NBN revenue, procurement, cost recovery approved by ACCC

The ACCC has approved NBN's FY15 revenue, procurement, and pricing, as well as a proposal that provides NBN with the opportunity to recover an additional AU$6 million.

The Australian Competition and Consumer Commission (ACCC) has approved the National Broadband Network (NBN) company's revenue control alteration proposal, and deemed the company to have been compliant with pricing and procurement controls during 2014-15 in its final decision.

Under the special access undertaking (SAU) submitted to the ACCC in 2013, NBN must provide yearly information on its revenue, operating expenditure, capital expenditure, and services pricing.

"The ACCC is satisfied that the values proposed by NBN Co for 2014-15 for determining allowable revenues for 2014-15 are consistent with the revenue control provisions in the SAU," ACCC Commissioner Cristina Cifuentes said on Friday.

The NBN Co Special Access Undertaking Long Term Revenue Constraint Methodology 2014-15: Final Determination and Price compliance reporting 2014-15 [PDF] is consistent with the draft decision made in March.

"The ACCC has ... decided to accept NBN Co's proposed values for the ABBRR [Annual Building Block Revenue Requirement], RAB [Regulatory Asset Base], and ICRA [Initial Cost Recovery Account]," the final decision says.

At the end of each June, NBN is required to provide forecasts on its capex, opex, asset disposals, and capex that has yet to be placed in service for the financial year ahead, and on October 30, it must submit its Long Term Revenue Constraint Methodology (LTRCM) proposal.

The LTRCM consists of its actual financial information, proposed financial information, an expenditure compliance report, a procurement compliance report, a price compliance report, and several independent limited assurance reviews conducted by PricewaterhouseCoopers.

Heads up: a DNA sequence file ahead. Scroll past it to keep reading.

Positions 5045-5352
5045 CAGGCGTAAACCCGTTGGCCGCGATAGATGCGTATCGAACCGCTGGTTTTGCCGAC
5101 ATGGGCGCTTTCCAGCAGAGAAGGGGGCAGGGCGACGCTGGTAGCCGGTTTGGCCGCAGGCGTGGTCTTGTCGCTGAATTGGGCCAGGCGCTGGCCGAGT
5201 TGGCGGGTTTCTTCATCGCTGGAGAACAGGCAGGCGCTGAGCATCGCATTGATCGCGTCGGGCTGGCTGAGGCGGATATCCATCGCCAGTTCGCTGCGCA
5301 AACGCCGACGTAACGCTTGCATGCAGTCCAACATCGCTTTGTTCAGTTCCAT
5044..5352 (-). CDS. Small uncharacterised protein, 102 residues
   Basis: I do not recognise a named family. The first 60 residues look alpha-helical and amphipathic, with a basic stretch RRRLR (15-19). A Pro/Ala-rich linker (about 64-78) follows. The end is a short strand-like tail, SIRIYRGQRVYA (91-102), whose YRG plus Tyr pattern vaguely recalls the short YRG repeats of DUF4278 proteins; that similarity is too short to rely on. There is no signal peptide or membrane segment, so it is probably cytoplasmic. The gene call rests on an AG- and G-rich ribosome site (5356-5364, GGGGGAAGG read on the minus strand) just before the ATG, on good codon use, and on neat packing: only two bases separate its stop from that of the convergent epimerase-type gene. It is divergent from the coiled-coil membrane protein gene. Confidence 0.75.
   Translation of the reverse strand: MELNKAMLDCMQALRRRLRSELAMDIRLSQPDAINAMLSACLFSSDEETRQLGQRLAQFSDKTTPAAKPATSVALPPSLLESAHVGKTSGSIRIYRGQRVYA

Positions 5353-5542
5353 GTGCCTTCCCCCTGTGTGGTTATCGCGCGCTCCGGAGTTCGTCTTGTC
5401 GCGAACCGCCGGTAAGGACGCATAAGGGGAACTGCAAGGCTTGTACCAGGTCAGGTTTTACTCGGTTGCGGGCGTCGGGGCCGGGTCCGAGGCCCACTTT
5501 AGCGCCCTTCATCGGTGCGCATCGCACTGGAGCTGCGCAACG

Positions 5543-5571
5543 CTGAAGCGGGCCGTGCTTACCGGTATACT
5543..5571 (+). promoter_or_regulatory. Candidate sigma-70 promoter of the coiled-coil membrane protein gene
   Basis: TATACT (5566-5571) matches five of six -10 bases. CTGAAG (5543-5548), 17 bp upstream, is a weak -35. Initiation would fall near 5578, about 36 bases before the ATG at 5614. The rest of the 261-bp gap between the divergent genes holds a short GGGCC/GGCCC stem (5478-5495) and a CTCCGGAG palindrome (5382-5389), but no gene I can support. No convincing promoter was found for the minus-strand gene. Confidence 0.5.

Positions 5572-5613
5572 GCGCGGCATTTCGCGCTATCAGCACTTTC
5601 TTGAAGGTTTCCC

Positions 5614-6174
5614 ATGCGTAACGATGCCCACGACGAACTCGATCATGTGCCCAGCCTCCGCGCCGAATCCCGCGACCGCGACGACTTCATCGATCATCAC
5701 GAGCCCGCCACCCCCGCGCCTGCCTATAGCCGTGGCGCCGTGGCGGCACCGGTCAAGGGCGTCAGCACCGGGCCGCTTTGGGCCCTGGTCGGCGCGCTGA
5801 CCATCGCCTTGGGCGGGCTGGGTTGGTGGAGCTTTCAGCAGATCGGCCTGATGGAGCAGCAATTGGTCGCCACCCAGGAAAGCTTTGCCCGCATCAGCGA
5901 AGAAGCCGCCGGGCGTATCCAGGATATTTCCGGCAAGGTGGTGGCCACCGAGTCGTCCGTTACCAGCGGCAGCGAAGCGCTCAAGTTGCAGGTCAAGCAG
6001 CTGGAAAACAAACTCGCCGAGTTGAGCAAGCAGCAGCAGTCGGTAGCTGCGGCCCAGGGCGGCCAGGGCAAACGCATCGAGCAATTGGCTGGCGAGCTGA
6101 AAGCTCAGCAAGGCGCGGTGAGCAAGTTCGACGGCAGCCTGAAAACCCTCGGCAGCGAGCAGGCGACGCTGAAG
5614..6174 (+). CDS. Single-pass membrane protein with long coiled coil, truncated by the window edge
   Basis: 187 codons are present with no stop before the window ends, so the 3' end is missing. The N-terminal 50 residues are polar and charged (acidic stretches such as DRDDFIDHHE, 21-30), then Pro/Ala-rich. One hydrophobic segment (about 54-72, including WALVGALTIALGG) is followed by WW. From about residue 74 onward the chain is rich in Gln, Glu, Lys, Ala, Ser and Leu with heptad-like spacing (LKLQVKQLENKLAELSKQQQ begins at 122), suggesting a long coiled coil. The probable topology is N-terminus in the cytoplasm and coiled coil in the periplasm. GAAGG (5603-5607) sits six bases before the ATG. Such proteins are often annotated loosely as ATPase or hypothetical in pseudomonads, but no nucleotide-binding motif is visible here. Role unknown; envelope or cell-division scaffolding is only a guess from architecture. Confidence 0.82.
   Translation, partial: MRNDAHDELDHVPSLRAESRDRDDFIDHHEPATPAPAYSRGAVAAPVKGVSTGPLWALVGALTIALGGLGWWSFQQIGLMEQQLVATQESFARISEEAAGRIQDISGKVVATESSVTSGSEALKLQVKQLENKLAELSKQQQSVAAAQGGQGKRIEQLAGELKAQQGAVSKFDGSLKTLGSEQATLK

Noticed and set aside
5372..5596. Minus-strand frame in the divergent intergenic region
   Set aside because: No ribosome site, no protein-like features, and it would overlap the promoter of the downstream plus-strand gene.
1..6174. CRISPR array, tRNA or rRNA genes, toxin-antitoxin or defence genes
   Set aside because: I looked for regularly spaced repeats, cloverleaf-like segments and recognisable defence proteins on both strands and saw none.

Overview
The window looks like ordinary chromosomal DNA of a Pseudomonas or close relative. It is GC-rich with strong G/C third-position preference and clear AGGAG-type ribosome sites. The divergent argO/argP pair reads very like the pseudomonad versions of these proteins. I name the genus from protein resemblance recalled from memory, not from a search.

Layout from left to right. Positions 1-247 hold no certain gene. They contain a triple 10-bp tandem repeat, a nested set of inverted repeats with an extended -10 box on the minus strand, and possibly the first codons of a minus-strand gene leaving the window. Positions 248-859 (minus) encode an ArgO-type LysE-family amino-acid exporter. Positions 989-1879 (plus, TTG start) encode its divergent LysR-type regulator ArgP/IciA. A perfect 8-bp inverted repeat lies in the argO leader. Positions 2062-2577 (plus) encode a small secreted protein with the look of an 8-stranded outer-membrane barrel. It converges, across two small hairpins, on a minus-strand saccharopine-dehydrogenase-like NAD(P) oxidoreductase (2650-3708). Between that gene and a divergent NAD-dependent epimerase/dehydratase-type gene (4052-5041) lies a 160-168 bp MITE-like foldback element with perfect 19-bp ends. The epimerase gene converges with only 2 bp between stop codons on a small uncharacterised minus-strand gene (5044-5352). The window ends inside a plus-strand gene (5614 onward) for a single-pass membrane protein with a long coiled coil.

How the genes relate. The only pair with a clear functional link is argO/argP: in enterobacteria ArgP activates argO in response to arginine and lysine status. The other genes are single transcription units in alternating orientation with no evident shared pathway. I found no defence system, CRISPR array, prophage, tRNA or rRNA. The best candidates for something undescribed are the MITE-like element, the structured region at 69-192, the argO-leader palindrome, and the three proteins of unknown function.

The ACCC thus regulates the amount of revenue NBN may earn each financial year, the pricing caps for its services, the net value of its assets, and the accumulation of its unrecovered costs. Under the price controls, NBN is permitted the opportunity to recover shortfalls in predicted revenue once take-up of NBN services grows.

The ACCC must each year also consider whether NBN has adequate rules for procurement, whether there are controls and processes for compliance with the SAU's prudency conditions, and whether those controls and processes operate well.

NBN had last year requested that its 2013-14 LTRCM be altered in order to account for an error it made in omitting the value for "working inventory". It also suggested that the ACCC change the categorisation of working inventory, making it distinct from "spares inventory".

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(Image: Screenshot by Corinne Reichert/ZDNet)

"NBN Co proposes that working inventory should form part of the construction in progress allowance. NBN Co has further clarified that working inventory is distinct from 'spares inventory', which consists of equipment held for network maintenance purposes and is reflected in capital expenditure," the ACCC's final decision says.

"The ACCC understands that working inventory expenditure would have been subject to the same procurement processes and controls as other items of construction in progress that were included in the 2013-14 LTRCM Determination. The ACCC considered that it is reasonable to include the value of the working inventory account in construction in progress.